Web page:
Scientists find links between health and relative income inequality
If rising gas prices have got you down, it may be comforting to know that your friends are suffering, too.
New research from Keck School of Medicine of USC shows that, while stress and depression levels surge when a Chinese teenager thinks he earns less money than his peers, psychological health remains steady when he thinks he earns the same as or more than his peers.
“Those who thought they earned a higher income than their peers reported equally good mental health as those who thought they earned roughly the same as their peers,” said the study’s lead author, Ping Sun, assistant professor of research in the Department of Preventive Medicine at the Keck School. “The perception that you are faring just as well as others appears to help you feel better.”
Sun and colleagues from Claremont Graduate University and City of Hope examined data collected from 12,449 teen-parent pairs living in seven cities in China. The researchers looked at how self-perceived wealth relative to their peers and past affected levels of depression, stress, smoking and general health.
Compared to the perceived wealth of their peers and their own past, self-perceived poverty was associated with the worst mental and physical health, while self-perceived affluence was linked to best physical health. Surprisingly, those who reported relative affluence did not appear to experience the least amount of stress or depression, as expected; those who reported higher relative income were similar to those who reported equal income in terms of mental health.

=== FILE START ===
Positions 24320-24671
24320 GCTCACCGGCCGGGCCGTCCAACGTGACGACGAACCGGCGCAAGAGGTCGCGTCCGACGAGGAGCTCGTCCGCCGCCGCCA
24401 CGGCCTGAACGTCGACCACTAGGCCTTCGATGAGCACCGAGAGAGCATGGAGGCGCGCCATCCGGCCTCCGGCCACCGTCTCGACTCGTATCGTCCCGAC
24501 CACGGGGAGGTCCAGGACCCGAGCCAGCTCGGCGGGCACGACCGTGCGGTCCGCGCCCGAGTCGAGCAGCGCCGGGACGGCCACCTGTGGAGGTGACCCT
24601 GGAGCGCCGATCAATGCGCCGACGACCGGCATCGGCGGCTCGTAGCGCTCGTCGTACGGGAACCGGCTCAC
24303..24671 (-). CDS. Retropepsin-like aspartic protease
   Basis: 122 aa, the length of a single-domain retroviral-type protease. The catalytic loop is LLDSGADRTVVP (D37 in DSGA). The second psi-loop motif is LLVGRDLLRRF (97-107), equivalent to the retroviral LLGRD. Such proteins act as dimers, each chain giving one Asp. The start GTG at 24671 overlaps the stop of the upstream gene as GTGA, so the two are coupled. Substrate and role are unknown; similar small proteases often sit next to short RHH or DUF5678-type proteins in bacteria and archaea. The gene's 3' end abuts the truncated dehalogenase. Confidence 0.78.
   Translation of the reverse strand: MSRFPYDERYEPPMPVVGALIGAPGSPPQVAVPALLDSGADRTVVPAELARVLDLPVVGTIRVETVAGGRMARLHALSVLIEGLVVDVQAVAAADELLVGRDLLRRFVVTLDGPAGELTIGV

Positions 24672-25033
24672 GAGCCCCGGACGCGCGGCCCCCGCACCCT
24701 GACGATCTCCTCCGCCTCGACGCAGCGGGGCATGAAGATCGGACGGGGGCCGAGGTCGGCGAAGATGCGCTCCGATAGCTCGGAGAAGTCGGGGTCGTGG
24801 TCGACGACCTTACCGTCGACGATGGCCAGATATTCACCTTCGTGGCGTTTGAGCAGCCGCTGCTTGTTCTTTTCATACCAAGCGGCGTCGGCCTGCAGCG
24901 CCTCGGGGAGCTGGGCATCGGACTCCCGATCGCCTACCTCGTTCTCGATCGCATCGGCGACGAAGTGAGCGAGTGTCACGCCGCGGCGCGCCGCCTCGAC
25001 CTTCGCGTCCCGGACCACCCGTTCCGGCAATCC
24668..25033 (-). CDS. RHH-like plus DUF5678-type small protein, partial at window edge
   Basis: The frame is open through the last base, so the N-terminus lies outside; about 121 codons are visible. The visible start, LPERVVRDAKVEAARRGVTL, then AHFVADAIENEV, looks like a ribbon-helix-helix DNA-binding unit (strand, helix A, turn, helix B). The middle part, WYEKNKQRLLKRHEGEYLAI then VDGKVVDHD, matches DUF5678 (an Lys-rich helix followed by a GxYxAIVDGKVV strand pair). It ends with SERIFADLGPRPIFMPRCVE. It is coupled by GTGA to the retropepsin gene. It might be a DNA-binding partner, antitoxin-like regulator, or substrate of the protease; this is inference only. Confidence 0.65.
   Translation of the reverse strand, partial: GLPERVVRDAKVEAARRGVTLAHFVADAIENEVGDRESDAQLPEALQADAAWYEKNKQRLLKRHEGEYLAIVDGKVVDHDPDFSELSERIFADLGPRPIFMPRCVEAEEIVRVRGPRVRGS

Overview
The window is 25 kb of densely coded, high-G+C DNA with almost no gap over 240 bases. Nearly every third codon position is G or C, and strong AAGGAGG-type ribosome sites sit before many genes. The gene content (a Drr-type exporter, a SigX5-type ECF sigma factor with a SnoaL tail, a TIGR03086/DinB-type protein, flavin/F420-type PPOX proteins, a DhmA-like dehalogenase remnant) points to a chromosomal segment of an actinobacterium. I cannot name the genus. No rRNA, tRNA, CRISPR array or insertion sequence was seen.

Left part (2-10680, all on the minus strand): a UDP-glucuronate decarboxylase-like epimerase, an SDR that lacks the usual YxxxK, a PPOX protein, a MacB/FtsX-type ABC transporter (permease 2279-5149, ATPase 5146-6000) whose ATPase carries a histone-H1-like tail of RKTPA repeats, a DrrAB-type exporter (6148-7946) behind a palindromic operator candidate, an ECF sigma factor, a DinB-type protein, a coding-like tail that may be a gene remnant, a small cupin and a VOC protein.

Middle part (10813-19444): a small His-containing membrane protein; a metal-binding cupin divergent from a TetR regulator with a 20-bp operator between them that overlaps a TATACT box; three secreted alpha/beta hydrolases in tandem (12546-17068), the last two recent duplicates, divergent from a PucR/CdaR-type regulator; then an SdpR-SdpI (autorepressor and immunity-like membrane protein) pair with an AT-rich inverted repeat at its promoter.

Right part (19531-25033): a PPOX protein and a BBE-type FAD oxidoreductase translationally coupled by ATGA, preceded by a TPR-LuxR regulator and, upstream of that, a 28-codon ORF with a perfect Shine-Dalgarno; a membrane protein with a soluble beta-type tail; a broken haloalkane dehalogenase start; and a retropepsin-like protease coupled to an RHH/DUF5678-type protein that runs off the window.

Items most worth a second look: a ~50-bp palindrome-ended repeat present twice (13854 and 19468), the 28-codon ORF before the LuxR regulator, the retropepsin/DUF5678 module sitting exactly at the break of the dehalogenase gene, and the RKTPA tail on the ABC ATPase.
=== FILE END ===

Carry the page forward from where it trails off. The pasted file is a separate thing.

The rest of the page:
The scientists also noted differing relationships between relative income and cigarette smoking among boys and girls. Higher income relative to others appears to be a risk factor for smoking in girls but not in boys, while higher and lower income relative to the past appear to be risk factors for smoking among boys but not girls.
“Relative affluence may not be a good indicator for behavioral health,” Sun said. “The ultimate purpose of our study is to improve health by looking at its associations with income, but, as most of us can relate, the ability to improve one’s income can be very difficult.”
Data for the analysis came from the China Seven Cities Study, a study of tobacco use and lifestyles in seven of China’s largest cities led by C. Anderson Johnson, formerly with USC but now dean of the School of Community & Global Health at Claremont Graduate University.
Because the original survey did not focus solely on relative income inequality, Sun and colleagues were limited by the measures available to study. The associations observed did not indicate causality, and they may be subject to self-reporting bias. One area for future research may consider the influence that individual personality may have on self-perceived income inequality.
The study was published in January in the peer-reviewed journal Social Science & Medicine. USC co-authors included Jennifer B. Unger, professor of preventive medicine, and Steven Sussman, professor of preventive medicine and psychology.